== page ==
There are two types of utilitarianism. Act utilitarianism judges each individual act on its own merits as to whether or not this act has increased happiness as a whole. In doing so, it places impossible demands on people, and is often used to manipulate people through false guilt. Modern socialists try to push their “live simply” philosophy by blaming western consumption for poverty in parts of the world. Rule utilitarianism, rather then judge each individual act, seeks to establish a basic set of rules to follow.

One area where utilitarian philosophy is quite apparent is out modern judicial system. Utilitarianism cannot allow for retribution or punishment for immoral behavior, since such punishment would increase misery in the world. Instead, the judicial system has taken on the label of “corrections” (even though they don’t “correct” anything). The Department of Justice has become the Department of Corrections. Prison guards are now called “corrections” officers. This radical change in how we treat criminals can be best spelled out by utilitarian philosopher Karl Menninger, (cited in James Rachels; "The Elements of Moral Philosophy", 2007 McGraw-Hill, p. 135).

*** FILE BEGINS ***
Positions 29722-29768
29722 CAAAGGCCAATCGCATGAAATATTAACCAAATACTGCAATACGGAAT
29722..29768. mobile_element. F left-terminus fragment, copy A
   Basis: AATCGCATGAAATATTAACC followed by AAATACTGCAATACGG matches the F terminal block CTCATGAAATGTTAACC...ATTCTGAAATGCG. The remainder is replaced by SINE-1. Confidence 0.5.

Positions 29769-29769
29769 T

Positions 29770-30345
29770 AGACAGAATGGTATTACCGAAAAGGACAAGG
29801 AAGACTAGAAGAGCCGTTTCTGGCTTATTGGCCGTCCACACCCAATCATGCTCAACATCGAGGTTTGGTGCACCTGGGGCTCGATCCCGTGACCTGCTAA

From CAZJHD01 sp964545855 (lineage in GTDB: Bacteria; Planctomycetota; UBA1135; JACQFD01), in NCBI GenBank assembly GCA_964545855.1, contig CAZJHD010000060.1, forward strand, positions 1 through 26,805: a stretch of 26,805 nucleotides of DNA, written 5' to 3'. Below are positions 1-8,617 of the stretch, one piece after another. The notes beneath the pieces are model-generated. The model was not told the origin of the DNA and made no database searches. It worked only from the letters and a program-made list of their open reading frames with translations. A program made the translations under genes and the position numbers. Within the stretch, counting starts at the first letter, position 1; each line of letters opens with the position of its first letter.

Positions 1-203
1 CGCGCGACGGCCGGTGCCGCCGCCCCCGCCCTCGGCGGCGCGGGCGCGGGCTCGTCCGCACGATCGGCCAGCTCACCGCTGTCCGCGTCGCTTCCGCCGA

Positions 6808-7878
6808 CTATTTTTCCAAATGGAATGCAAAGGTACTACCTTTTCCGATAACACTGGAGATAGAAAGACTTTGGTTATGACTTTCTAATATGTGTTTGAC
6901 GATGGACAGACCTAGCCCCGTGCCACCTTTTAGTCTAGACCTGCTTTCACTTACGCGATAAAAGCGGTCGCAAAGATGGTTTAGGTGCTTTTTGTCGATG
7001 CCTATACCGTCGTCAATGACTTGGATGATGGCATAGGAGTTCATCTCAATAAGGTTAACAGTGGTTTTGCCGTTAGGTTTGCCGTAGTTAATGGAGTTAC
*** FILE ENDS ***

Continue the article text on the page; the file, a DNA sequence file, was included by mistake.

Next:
"We, the agents of society, must move to end the game of tit-for-tat and blow-for-blow in which the offender has foolishly engaged himself and us. We are not driven, as he is, to wild and impulsive actions. With knowledge comes power, and with power there is no need for the frightened vengeance of the old penology. In its place should go a quiet, dignified, therapeutic program for the rehabilitation of the disorganized one, if possible, the protection of society during the treatment period, and his guided return to useful citizenship, as soon as this can be effected.”
What has been the result of this approach? Depending on the area, it appears that anywhere from 56% to 90% of violent crime in the United States is committed by repeat offenders. In its attempt to replace judicial penalty with rehabilitation, the utilitarian approach accomplishes neither. It assumes that man is basically good, while arbitrarily defining what “good” is (an increase in “happiness” as a whole.)

Utilitarianism is at odds with justice in other ways. In order to be consistent, one would have to consider any act to be morally acceptable if it results in an increase in happiness. What about a thief who steals something that is never missed, or a peeping tom who is never noticed?